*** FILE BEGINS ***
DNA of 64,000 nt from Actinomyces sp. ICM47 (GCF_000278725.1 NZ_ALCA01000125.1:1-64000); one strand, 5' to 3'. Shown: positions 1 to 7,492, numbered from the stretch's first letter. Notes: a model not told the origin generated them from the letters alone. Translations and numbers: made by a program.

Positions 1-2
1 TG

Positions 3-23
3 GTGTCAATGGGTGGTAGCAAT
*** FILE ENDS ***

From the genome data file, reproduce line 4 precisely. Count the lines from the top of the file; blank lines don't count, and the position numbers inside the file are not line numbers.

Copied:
Positions 3-23